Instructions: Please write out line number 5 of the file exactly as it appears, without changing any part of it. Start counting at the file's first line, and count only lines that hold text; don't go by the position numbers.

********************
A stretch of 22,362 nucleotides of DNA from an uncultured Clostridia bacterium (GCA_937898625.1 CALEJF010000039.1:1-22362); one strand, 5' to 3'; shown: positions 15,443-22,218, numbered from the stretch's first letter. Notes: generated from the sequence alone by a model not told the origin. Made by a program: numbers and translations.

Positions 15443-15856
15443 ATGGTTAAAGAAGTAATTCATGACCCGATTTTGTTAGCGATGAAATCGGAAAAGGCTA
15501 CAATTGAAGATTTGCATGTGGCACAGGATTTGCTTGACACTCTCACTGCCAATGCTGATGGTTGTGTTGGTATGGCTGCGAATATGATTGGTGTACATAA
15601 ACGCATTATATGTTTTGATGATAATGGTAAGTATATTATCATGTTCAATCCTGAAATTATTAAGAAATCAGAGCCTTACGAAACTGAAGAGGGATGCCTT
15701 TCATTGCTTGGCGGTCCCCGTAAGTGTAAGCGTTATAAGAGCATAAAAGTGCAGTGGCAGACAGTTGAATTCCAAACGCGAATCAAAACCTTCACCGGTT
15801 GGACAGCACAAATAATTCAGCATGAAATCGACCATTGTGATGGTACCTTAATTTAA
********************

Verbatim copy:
15601 ACGCATTATATGTTTTGATGATAATGGTAAGTATATTATCATGTTCAATCCTGAAATTATTAAGAAATCAGAGCCTTACGAAACTGAAGAGGGATGCCTT